Help others; help ourselves by increasing world food capacity
By Tom Daschle
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This year, more than seven billion people will inhabit the earth. Within forty years, that number will grow to nine billion. This dramatic increase in the world's population will present extraordinary challenges to every country in the world, with great implications for the United States in particular.
How we prepare for this demographic milestone will determine in large measure our own national security and quality of life. For equally compelling reasons of humanitarian motivation and our country's self-interest, it is critical that our government and business leaders understand the importance of investing to build productivity and capacity for significant increases in food production in the developing world.
There is little doubt that the availability of adequate nutrition is inextricably linked to quality of life and, therefore, to the long term stability and political environment of societies around the globe. That growing recognition has placed new emphasis on the need to build greater food capacity and productivity as part of the larger strategy for the global role of the United States in coming decades.
I applaud those within the Obama administration and many others who have advocated a “Four D” approach to enhancing our national security and international relationship-building as we address the universal challenges of the next generation.
The “Four ‘D'” approach refers to the need to look at American self-interest in four specific contexts: defense, diplomacy, democracy and development.
The first of these factors will continue to be the state of our national defense including international security. The United States will remain the dominant military power well into the 21st century. However, military dominance in the traditional sense will no longer be enough.
We must also recognize the evolving circumstances of the second “D”. Assuring our diplomatic success in developing countries will become much more complicated, challenging and important in the coming decades.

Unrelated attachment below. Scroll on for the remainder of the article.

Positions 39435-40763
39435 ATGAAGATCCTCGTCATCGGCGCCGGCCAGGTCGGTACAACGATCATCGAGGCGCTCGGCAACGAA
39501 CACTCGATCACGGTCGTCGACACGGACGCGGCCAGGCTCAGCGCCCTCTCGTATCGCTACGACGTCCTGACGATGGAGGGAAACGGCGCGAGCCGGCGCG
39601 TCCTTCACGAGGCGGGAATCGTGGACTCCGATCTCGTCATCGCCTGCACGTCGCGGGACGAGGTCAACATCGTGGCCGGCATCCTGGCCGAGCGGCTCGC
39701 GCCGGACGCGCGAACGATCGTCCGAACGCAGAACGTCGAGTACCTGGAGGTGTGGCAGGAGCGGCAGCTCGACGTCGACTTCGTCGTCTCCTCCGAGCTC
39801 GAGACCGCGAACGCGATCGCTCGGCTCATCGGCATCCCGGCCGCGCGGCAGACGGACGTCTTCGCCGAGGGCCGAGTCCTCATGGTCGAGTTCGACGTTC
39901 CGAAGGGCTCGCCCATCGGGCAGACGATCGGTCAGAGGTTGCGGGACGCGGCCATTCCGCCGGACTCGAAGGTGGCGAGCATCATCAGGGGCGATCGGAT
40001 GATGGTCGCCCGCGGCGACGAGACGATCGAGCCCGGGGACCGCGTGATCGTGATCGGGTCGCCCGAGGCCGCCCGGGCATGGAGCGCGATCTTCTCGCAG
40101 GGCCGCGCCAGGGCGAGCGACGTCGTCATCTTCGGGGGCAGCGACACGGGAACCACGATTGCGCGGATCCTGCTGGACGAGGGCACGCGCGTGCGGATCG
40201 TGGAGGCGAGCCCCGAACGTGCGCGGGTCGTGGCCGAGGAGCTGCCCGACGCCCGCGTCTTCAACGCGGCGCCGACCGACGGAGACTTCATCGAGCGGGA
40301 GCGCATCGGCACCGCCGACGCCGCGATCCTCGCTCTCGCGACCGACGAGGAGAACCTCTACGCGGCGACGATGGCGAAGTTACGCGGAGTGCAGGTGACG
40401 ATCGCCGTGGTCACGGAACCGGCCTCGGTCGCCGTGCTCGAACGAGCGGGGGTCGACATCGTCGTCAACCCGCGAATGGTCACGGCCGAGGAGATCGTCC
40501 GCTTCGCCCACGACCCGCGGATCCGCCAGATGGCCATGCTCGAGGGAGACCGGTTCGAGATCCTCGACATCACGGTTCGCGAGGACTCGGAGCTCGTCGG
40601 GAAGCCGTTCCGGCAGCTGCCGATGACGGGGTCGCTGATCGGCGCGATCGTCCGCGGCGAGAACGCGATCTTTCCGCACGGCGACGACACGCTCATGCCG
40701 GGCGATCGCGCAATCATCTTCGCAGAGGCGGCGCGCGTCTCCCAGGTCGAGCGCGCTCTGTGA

The third “D”, democracy, also deserves a high priority. It will always be in the best interests of the United States to encourage the opportunity for the people of any nation to choose their own leadership and for those leaders to be fairly elected.
The final “D”, development, has only recently begun to get the attention that it richly deserves. There is a direct connection between the economic circumstances in any country and that country's success in advancing the goals of the first three “D's.” Indeed, agricultural development is perhaps the most critical first step towards economic development of a country.
When we talk about development, therefore, we are talking about empowering local citizens to improve their own standard of living. Investing in agricultural development abroad should focus on the importance of helping countries with limited resources to support themselves, such that our efforts result in sustainable outputs for years to come.
Development brings extraordinary advances in national self-confidence, improvement in the quality of life, greater democratic tendencies, increased opportunities for entrepreneurship and business investment, as well as cooperation on issues relating to threats to American national security. But, ultimately, t here is nothing as basic to development as a nation's capacity to feed its people.
The benefits of global development accrue to our own farmers here at home, not just abroad. Rising economies abroad translate into expanding markets for American exports and increased production on American farms. The shared burden of finding a solution to this global challenge is an opportunity for us all to do well by doing good.
In an effort to feed the world's people, it is essential that we look past our usual ways of thinking and doing business in the developed world to find local, sustainable solutions that empower farmers and entrepreneurs around the globe to feed themselves and their communities.
As we consider our future in an increasingly changing and challenging world, it is not only imperative, but increasingly recognized that assisting developing nations in building their food capacity is not only in their interest, but in ours.
About the author: Tom Daschle works for the global law firm DLA Piper and is chair of the DuPont Advisory Committee on Agriculture Productivity and Innovation. The former lawmaker was elected to represent the state of South Dakota in the U.S House of Representatives in 1978 and served four terms. In 1986, the Aberdeen, South Dakota native was elected to the U.S. Senate, becoming minority leader in 1994 and also serving on the U.S. Senate Committee on Agriculture, Nutrition and Forestry. He served as U.S. Senate Majority Leader in 2001-2002.
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